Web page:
Washington, D.C. – House Judiciary Committe Chairman Bob Goodlatte (R-Va.) today issued the following remarks in support of his proposed Balanced Budget Amendment (H.J.Res. 2).

Chairman Goodlatte: March 2, 1995, was a pivotal day in the history of our country.  On that day, the U.S. Senate failed by one vote to send a balanced budget constitutional amendment to the states for ratification.  The amendment had passed the House by the required two-thirds majority and the Senate vote was the last legislative hurdle before ratification by the states.

If Congress had listened to the American people and sent that amendment to the states for ratification, we would not be facing the fiscal crisis we are today.  Rather, balancing the federal budget would have been the norm, instead of the exception over the past 20 years and we would have nothing like the annual deficits and skyrocketing debt we currently face.

In 1995, when the balanced budget amendment came within one vote of passing, the gross federal debt stood at $4.9 trillion; today it stands at over $20 trillion.  The federal debt held by the public is rising as well and is increasing rapidly as a percentage of the country’s economic output.  Unlike the past, when the debt spiked to pay for wars of finite duration and then was reduced gradually after hostilities ended—more recently, the debt has risen as a result of having to pay for entitlement programs that are of indefinite duration and difficult to reduce over time.

As John Cogan of the Hoover Institute at Stanford wrote recently, “all of the increase in federal spending relative to GDP over the past seven decades is attributable to entitlement spending.  Since the late 1940s, entitlement claims on the nation’s output of goods and services have risen from less than 4% to 14%.  Surprising as it may seem, the share of GDP that is spent on national defense and nondefense discretionary programs combined is no higher today than it was seven decades ago.”

As the non-partisan Congressional Budget Office has observed, “such high and rising debt [will] have serious negative consequences … interest rates [will] increase considerably … productivity and wages [will be] lower … [and] high debt increases the risk of a financial crisis.”

What is particularly troubling is that the debts we are incurring under entitlement programs will burden multiple future generations.  Indeed, a few years ago a cross-national study found that the United States ranked worst among 29 advanced countries in the degree to which it imposes unfair debt burdens on future generations.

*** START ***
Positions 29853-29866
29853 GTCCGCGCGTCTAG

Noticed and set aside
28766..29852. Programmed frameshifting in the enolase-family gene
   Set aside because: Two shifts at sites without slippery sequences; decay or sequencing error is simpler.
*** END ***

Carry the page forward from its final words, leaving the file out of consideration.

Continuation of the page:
University of Virginia philosophy professor Loren Lomasky has written, “Theorists have devoted considerable attention to injustices committed across lines of race [and] gender …  Far less attended are concerns of intergenerational fairness.  That omission is serious.  Measures that have done very well by the Baby Boomers are much less generous to their children and worse still for their grandchildren … [T]he single greatest unsolved problem of justice in the developed world today is transgenerational plunder.”  It’s time for Congress to stop saddling future generations with the burden of crushing debts to pay for current spending.  We should not pass on to our children and grandchildren the bleak fiscal future that our unsustainable spending is creating.

The only way to ensure that Congress acts with fiscal restraint over the long term is to pass a balanced budget amendment.  Experience has proved time and again that Congress cannot for any significant length of time rein in excessive spending.  Annual deficits and the resulting debt continue to grow due to political pressures that the Constitution’s structure no longer serves to restrain.

In order for Congress to be able to consistently make the tough decisions necessary to sustain fiscal responsibility, Congress must have the external pressure of a balanced budget requirement to force it to do so.  Constitutional principle will prevail where political promises have not.

The Framers of the Constitution were familiar with the need for constitutional restrictions on deficit spending.  When the Constitution was ratified, it was the states that had exhibited out-of-control fiscal mismanagement by issuing “bills of credit” to effectively print money to pay for projects and service debt.  As a result of that lack of fiscal discipline, Article I, Section 10 of the Constitution specifically deprives states of the power to issue bills of credit.  Over two hundred years later, it is the federal government that has proved its inability to adopt sound fiscal policies and it’s now time to adopt a constitutional restraint on federal fiscal mismanagement.

Several versions of the balanced budget amendment have been introduced this Congress, including two I introduced this Congress as I have every Congress for the last decade.  H.J. Res. 2−the version we are debating today is nearly identical to text that passed the House in 1995 and failed in the Senate by one vote.  It requires that total annual outlays not exceed total annual receipts.  It also requires a true majority of each chamber to pass tax increases and a three-fifths majority to raise the debt limit.

Today is the day we can turn proposals into legislative action.  Our extraordinary fiscal crisis demands an extraordinary solution.  We must rise above partisanship and join together to send a balanced budget amendment to the states for ratification.

I urge all my colleagues to join me in supporting this amendment and in freeing our children and grandchildren from the burden of a crippling debt they had no hand in creating, so they can be free to chart their own futures for themselves and for their own posterity.

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